Congress leader Rahul Gandhi has been relentless in his attack on the Narendra Modi government. He has made consistent claims in the last two months that China has captured territories on the Indian side of the Line of Actual Control (LAC).
After Prime Minister Narendra Modi’s assertion that “no one has entered Indian territory or captured any military post”, Rahul Gandhi has been putting out posts on Twitter quoting people of Ladakh to back his Chinese intrusion claim. “Someone is lying,” Rahul Gandhi says.
The current campaign against the Modi government is, in a way, an extension of the series that began just before the Lok Sabha election in 2019 when Rahul Gandhi alleged corruption in the Rafale deal. He has mostly taken to social media in hitting out at the Modi government over unemployment, economic slowdown, and the handling of Covid-19 pandemic in enforcing coronavirus lockdown and the subsequent unlock phases.
While Rahul Gandhi received support of Opposition parties on the other issues, he is fighting a lonely political battle over the military tension with China. Every other political party has preferred to bury its differences with the BJP to back the Modi government on the China issue.
In doing so, Rahul Gandhi in fact invited the ire of former Defence Minister and Congress’s ally NCP chief Sharad Pawar, who reminded him of the 1962 war saying China occupied the Aksai Chin territory during his great-grandfather’s rule.
This is the same taunt that the BJP throws at the Congress, whenever it tries to corner the Modi government over China. Now, the BJP is trying to make light of Rahul Gandhi’s criticism of the Modi government’s China policy, and stand on recent military tensions in Ladakh by referring to the Congress leader’s “seriousness” on the subject of defence.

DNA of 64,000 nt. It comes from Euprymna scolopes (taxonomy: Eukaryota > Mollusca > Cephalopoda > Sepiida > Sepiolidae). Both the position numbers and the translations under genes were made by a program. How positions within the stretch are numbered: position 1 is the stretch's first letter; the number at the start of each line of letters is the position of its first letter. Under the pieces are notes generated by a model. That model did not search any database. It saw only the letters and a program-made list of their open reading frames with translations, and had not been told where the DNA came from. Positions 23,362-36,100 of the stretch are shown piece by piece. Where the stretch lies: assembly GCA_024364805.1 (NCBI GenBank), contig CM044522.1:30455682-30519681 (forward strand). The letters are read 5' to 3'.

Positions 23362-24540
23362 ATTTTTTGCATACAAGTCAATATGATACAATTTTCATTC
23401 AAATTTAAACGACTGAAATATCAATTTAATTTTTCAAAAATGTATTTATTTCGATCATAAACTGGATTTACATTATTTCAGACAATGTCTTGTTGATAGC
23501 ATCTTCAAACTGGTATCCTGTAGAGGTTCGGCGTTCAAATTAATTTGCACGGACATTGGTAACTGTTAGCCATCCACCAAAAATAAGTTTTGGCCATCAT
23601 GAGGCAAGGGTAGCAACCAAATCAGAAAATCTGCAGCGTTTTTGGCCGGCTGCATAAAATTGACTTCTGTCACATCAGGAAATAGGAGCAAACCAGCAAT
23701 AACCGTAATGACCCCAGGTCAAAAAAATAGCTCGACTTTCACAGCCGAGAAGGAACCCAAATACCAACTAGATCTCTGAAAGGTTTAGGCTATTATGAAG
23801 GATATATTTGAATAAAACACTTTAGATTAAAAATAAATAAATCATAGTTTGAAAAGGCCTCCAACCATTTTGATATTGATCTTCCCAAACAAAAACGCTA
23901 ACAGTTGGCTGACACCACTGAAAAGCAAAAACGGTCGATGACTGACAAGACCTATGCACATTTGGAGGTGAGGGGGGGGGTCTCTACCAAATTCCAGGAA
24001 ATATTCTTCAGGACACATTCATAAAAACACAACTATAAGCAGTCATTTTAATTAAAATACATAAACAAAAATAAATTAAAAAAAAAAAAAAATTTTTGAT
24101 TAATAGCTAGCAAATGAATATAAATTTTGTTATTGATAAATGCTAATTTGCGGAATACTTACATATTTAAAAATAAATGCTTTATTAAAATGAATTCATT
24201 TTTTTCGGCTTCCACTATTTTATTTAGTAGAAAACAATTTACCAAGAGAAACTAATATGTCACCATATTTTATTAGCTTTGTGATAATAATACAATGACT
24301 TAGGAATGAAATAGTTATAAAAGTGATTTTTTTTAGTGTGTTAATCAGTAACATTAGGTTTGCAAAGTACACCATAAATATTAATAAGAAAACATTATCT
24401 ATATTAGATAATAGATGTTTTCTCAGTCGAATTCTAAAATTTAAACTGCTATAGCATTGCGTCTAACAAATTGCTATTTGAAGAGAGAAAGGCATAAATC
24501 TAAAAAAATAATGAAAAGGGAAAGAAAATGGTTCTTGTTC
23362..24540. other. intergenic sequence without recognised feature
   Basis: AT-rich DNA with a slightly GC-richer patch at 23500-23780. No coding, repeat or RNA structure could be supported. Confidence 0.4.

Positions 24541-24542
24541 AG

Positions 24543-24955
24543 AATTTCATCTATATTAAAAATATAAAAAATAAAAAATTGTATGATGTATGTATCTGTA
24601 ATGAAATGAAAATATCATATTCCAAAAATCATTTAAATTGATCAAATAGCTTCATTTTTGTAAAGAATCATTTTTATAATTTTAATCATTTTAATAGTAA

A host of BJP leaders including party president JP Nadda questioned Rahul Gandhi’s absence from the parliamentary committee on defence. Nadda wrote on Twitter on Monday, “Rahul Gandhi does not attend a single meeting of Standing Committee on Defence. But sadly, he continues to demoralise the nation, question the valour of our armed forces and do everything that a responsible opposition leader should not do.”
For two tweets of Nadda, Congress spokesperson Ranjdeep Surjewala put out eight tweets to counter BJP president’s barb at Rahul Gandhi.
The Standing Committee on Defence is a 31-member parliamentary body – 21 from the Lok Sabha and 10 from the Rajya Sabha. Standing Committees are referred to as mini parliament and emerged as the real platform of constructive parliamentary debates during 1990s when parliamentary proceedings increasingly turned into an exercise of chaos, din and politicking.
Headed by BJP parliamentarian Juel Oram, the defence committee has held 11 meetings till date. Rahul Gandhi has actually not attended a single meeting.
The defence committee plays the most crucial parliamentary role in shaping the defence policy of the country – including allotment to defence ministry and respective wings of the armed forces, legislative requirement of Indian defence and military structure, scrutinising the performances of the defence related departments and stream-lining a long-term defence policy.
Recommendations made by standing committees are of enormous significance, and carry the maximum weight during approval by parliament even though they are not binding in nature.
Rahul Gandhi’s long and continued absence from such a committee does reduce the weight of his criticism of the defence policies of the Modi government and offer the BJP a political shield to evade even the legitimate questions raised by the Congress leader.